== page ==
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Bali, M.
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Brown, G
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Wotherspoon, A
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Terlizzo, M.
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Von Loga, K.
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Ahmed, I.
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Watkins, D.
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Chau, I.
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Starling, N.
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Tait, D.
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Hubank, M.
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Cunningham, D.
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Khakoo, Salim, Carter, P., Valeri, N., Shaikh, R., Jones, T., Begum, R., Rana, I, Picchia, S., Bali, M., Brown, G, Wotherspoon, A, Terlizzo, M., Von Loga, K., Ahmed, I., Watkins, D., Chau, I., Starling, N., Tait, D., Hubank, M. and Cunningham, D. (2018) Circulating tumour DNA (ctDNA) as a tool to assess response and guide therapy adaptation in rectal cancer. Annals of Oncology, 29 (Supplement 8), [1867P]. (doi:10.1093/annonc/mdy303.037).

Record type: Article

Abstract

Background: Neo-adjuvant chemoradiation (CRT) is associated with varied response in patients (pts) with localised rectal cancer. Early identification of poor responders and pts at risk of developing systemic disease using ctDNA would allow tailoring of treatment.

Methods: Tissue and serial plasma was collected from 47 pts with localised rectal cancer scheduled to undergo long course CRT. Cell-free DNA (cfDNA) was purified from a mean of 3.6 ml plasma per time-point. Somatic variants were identified in tissue by sequencing using a targeted capture panel. Up to 3 variants per patient in genes of interest were tracked in plasma using custom TaqMan assays on a droplet digital PCR platform. Tumour response assessments were conducted according to RECIST. Statistical analysis included Fisher’s exact test and Spearman’s correlation.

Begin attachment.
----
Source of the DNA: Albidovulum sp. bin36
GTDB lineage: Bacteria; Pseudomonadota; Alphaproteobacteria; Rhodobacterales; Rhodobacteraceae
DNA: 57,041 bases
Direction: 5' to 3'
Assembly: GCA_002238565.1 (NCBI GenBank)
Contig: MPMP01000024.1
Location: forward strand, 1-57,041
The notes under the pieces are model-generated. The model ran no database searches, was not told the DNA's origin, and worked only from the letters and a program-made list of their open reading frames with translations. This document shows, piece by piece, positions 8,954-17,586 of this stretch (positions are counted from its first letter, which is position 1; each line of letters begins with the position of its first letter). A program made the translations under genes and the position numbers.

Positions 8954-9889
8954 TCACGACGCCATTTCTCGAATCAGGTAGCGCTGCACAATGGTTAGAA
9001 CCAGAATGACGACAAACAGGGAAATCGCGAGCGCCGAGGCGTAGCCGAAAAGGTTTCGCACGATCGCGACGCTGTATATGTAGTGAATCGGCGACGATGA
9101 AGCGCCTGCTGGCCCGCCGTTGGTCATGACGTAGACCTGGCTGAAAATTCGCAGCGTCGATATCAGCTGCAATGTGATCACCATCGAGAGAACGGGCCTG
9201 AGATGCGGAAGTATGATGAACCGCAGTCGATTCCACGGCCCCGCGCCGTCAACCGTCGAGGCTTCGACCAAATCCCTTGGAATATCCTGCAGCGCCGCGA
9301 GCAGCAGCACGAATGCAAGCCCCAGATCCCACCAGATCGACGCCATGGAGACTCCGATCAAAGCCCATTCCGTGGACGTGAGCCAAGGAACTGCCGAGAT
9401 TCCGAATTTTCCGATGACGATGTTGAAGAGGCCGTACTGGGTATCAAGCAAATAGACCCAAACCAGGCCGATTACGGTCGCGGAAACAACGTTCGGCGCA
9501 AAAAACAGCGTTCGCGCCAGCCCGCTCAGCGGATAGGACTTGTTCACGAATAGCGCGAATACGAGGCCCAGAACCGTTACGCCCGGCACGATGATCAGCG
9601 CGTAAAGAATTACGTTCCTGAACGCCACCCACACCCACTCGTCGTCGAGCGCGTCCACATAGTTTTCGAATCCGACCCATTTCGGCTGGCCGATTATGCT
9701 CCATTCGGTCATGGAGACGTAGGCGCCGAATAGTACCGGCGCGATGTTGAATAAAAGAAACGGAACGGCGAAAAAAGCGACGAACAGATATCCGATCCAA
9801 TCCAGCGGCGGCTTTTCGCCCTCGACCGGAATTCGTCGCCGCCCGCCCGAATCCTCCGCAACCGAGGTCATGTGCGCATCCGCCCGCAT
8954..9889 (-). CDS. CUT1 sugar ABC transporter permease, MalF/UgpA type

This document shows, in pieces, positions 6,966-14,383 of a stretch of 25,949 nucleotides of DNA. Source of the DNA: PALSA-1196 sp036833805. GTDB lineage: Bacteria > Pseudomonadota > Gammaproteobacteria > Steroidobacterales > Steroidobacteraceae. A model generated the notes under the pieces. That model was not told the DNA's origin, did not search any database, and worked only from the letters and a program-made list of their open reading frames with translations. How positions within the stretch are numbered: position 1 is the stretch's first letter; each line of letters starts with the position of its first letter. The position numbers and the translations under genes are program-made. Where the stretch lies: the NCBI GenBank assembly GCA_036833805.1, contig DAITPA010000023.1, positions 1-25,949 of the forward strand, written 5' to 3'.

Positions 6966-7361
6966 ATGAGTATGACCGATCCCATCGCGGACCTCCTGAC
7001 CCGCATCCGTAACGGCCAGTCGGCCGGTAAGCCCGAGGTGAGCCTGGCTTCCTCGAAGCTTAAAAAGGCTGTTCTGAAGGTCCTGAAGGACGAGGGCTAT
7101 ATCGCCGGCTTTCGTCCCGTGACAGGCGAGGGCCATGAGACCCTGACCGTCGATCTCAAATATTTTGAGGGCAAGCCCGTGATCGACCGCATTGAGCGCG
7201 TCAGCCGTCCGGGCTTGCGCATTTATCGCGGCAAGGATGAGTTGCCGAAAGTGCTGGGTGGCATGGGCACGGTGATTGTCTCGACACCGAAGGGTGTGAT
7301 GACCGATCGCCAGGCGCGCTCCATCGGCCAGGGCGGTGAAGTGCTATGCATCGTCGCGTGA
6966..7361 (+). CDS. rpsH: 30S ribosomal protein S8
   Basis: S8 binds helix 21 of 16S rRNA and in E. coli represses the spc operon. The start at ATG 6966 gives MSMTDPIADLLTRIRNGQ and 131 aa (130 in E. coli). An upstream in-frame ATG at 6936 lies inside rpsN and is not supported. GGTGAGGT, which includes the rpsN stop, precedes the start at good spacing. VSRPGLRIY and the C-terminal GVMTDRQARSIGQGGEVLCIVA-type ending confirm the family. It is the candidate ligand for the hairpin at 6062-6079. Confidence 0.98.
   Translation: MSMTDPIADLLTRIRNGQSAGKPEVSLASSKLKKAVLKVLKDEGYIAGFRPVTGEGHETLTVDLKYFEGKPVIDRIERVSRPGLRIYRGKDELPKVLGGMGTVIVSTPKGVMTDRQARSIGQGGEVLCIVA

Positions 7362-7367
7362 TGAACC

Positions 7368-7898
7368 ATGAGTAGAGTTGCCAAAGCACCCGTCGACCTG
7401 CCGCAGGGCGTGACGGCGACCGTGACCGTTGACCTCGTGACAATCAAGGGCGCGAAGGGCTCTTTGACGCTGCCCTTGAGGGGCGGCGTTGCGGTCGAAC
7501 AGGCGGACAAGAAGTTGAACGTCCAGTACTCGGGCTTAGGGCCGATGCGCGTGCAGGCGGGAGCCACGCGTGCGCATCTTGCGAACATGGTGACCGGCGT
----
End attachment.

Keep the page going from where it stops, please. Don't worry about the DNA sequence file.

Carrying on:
Results: 62% of pts were male, median age 59, range 30-83. On baseline MRI, circumferential resection margin was involved or threatened in 75% and EMVI positive in 81%. Plasma was collected at a median of: 6 days (d) prior to CRT (baseline), 21 d from the start of CRT (mid) and 37 d after completion of CRT (end). The frequency (%) of mutation detection in tissue was: TP53 (85), APC (74), KRAS (36), PIK3CA (15), NRAS (4) and BRAF (2). ctDNA was detectable in 74% of pts at baseline and in 21% at mid and end of CRT. ctDNA detection increased with stage at baseline: stage 1 (n = 0/1), stage 2 (n = 3/5, 60%) and stage 3 (n = 32/41, 78%). Stage had no impact on detection at mid or end of CRT. At baseline, ctDNA was detectable in all 15 CEA secretors (≥5 ug/l) compared to 63% in 30 non-secretors (P = 0.008). Baseline ctDNA levels were not associated with ki67 tumour assessment. MRI response assessment of the primary tumour was not associated with ctDNA detection at any timepoint. 11 patients developed metastases of which 3 occurred after surgery. End of CRT ctDNA detection was higher in pts that developed metastases (64%) compared to those that did not (8.3% P = 0.0005). Detection of ctDNA at baseline that persisted at mid CRT was also higher in pts that developed metastases (36% vs 11%, p = 0.07).

Conclusions: ctDNA detection can help identify rectal cancer pts with localised disease at risk of developing metastases. These pts could benefit from earlier intervention with systemic therapy.

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Published date: 23 October 2018

Identifiers

Local EPrints ID: 435718
URI: http://eprints.soton.ac.uk/id/eprint/435718
ISSN: 0923-7534
PURE UUID: e1cb856d-e46c-4eb6-8196-130765f0b469

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Date deposited: 19 Nov 2019 17:30
Last modified: 14 Aug 2020 16:32

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Contributors

Author: Salim Khakoo
Author: P. Carter
Author: N. Valeri
Author: R. Shaikh
Author: T. Jones
Author: R. Begum
Author: I Rana
Author: S. Picchia
Author: M. Bali
Author: G Brown
Author: A Wotherspoon
Author: M. Terlizzo
Author: K. Von Loga
Author: I. Ahmed
Author: D. Watkins
Author: I. Chau
Author: N. Starling
Author: D. Tait
Author: M. Hubank
Author: D. Cunningham